Photo by Jill Anderson
Elizabeth Adelman has always felt at home somewhere just off the beaten path — as a traveler, an educator, and a scholar. With her adventurous spirit — and her motivation to ask and answer the kinds of questions that will drive better outcomes for some of the world’s most vulnerable students — Adelman comfortably straddles the line between research and practice.
She has spent more than 15 years working in international education and development in Africa, Asia, Latin American and the Middle East, developing areas of expertise that include literacy in early grades and education in crisis and conflict settings. Her recent work has documented the experiences of teachers who are working to educate Syrian refugee children in Lebanon. She has sought to elevate their voices and to understand how they think about and manage their obligations to their students.
We caught up with Adelman as the year wound down, just as she was making preparations to officially leave her “student” days behind, after seven years at HGSE — and managing all the emotions that come along with endings and new beginnings. Fortunately, she’s making a comfortable transition, serving as a postdoctoral researcher working alongside her mentor and longtime collaborator, Sarah Dryden-Peterson.
What drew you, from relatively early on, to education — and to international education?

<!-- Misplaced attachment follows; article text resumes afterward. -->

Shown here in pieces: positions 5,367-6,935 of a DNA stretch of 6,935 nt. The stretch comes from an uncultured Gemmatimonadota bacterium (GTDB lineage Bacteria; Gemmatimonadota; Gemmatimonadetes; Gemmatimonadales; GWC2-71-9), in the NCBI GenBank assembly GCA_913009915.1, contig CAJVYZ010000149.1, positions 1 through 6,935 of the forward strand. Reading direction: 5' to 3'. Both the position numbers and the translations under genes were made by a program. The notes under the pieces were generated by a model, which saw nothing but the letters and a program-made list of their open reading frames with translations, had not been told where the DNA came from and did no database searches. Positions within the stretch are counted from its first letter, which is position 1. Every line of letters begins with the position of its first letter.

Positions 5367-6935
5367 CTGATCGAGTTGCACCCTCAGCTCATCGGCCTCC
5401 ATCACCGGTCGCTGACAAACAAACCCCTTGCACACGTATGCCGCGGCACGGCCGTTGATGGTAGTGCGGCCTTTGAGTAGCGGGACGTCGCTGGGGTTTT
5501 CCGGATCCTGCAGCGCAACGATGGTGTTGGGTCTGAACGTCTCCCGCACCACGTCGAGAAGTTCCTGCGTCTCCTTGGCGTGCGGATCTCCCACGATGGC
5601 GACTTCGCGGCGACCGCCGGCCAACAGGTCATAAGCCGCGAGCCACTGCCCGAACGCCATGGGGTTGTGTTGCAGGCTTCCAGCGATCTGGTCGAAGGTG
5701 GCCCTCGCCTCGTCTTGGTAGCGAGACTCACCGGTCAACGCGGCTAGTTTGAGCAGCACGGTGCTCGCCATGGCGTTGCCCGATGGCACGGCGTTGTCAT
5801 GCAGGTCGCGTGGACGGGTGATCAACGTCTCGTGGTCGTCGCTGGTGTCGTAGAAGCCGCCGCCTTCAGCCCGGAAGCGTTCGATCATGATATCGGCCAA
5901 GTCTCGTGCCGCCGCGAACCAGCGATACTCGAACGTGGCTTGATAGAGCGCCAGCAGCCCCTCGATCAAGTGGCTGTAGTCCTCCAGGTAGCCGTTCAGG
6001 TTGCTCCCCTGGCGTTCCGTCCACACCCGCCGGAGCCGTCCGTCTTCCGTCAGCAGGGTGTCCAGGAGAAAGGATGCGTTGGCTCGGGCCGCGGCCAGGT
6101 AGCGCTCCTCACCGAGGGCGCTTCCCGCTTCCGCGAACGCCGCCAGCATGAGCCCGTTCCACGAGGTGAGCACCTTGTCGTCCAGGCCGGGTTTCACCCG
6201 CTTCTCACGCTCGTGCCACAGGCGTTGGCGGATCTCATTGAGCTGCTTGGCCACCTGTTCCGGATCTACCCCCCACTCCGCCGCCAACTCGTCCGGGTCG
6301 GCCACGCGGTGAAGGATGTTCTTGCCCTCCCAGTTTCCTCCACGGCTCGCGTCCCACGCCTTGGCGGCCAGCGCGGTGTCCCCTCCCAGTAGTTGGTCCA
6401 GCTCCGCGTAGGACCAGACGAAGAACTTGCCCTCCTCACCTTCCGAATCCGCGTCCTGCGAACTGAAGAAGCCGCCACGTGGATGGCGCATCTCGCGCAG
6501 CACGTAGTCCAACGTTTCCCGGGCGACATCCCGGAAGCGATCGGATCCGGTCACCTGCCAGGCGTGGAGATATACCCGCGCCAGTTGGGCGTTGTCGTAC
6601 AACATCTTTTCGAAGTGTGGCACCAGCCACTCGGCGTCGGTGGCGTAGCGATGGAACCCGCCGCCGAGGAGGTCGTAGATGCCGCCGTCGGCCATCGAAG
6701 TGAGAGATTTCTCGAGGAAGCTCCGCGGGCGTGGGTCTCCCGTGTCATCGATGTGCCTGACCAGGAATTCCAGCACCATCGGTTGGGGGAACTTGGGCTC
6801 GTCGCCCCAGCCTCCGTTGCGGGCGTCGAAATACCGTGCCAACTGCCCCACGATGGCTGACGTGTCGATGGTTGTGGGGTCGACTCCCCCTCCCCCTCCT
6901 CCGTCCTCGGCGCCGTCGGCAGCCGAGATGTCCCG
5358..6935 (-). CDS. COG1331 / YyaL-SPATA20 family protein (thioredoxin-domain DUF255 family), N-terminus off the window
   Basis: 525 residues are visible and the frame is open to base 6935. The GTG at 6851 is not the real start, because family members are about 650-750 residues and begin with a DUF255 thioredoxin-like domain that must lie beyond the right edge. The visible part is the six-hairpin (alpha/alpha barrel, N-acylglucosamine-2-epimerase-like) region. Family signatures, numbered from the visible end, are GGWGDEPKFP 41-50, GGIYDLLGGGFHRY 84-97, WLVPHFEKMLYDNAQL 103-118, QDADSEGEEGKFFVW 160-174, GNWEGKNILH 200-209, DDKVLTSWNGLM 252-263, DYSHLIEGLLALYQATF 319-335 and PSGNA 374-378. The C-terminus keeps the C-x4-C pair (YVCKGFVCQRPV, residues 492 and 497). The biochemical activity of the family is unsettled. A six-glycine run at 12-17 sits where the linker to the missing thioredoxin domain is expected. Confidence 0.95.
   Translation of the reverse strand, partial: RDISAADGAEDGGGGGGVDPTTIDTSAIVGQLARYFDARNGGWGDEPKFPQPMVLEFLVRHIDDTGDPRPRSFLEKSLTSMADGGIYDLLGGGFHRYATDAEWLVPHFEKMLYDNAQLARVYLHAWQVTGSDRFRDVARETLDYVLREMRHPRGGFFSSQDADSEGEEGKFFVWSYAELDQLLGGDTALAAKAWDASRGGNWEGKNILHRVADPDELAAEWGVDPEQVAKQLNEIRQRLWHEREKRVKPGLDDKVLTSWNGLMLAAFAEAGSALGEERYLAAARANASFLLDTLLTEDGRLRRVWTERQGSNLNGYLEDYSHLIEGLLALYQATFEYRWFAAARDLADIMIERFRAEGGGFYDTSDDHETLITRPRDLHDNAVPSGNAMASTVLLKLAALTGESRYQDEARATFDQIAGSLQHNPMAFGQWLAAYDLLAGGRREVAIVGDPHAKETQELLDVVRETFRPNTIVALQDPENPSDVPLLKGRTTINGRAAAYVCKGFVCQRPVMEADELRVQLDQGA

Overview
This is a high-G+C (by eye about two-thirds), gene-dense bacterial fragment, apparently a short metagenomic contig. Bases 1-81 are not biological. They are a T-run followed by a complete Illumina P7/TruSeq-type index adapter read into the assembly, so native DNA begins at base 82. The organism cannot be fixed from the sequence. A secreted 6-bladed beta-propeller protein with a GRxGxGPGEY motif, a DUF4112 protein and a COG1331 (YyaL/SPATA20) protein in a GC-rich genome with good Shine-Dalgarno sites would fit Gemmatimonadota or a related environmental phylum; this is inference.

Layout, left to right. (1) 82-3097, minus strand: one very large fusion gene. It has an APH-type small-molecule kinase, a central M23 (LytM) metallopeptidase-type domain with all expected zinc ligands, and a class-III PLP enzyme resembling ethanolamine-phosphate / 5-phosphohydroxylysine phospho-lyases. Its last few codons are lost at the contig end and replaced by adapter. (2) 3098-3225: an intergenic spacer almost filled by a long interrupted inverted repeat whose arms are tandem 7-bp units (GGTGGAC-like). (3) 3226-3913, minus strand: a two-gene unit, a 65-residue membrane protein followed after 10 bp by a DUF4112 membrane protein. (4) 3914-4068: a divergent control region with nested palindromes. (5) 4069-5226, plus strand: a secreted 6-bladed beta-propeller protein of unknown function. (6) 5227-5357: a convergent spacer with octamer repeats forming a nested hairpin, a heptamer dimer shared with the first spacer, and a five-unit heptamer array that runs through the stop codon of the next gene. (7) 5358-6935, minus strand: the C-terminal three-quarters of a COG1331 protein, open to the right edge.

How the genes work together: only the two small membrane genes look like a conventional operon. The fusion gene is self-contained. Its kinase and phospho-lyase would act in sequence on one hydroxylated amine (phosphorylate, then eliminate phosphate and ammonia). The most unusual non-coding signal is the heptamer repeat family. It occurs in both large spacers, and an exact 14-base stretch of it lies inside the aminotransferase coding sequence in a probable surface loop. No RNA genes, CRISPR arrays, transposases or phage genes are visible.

My second-grade teacher, Ms. Nelson, told me I should be a teacher. I think it was because I was particularly adept at managing the behavior of my fellow students, even when I was not encouraged to do so! But education has always been with me, as well as my desire to travel to places off the beaten trail. During college I chose to study abroad in Concepcion, Chile, specifically because it was not a tourist destination and because at the time, there were very few foreigners there at all. When I moved back to Concepcion in 2002, after finishing my undergraduate degree, it just seemed natural to look for a teaching position. I eventually ran my own English language institute at one of the major ports in the area. When I was ready to continue my own education, the biggest questions I was interested in grappling with were all related to international development, in particular how to ensure equal access to quality education in contexts where much of life was so very unequal. It seemed a degree in international education policy would be the right fit.
What brought you to — and kept you at — HGSE?
I applied to the International Education Policy (IEP) master’s program at HGSE as it seemed very aligned with my interests. I also liked the fact that the required courses, including statistics and economics, were courses I would never choose for myself. My background in is comparative literature, and before IEP, the last time I had taken a math course was in high school. I wanted to learn both new content and new skills, as well as work with professors who had an interest in Latin America. I had a very hard and very enriching year at HGSE and not only learned a lot from my courses but was so fortunate to have an amazing cohort of fellow IEP students, many of whom I am still in touch with today.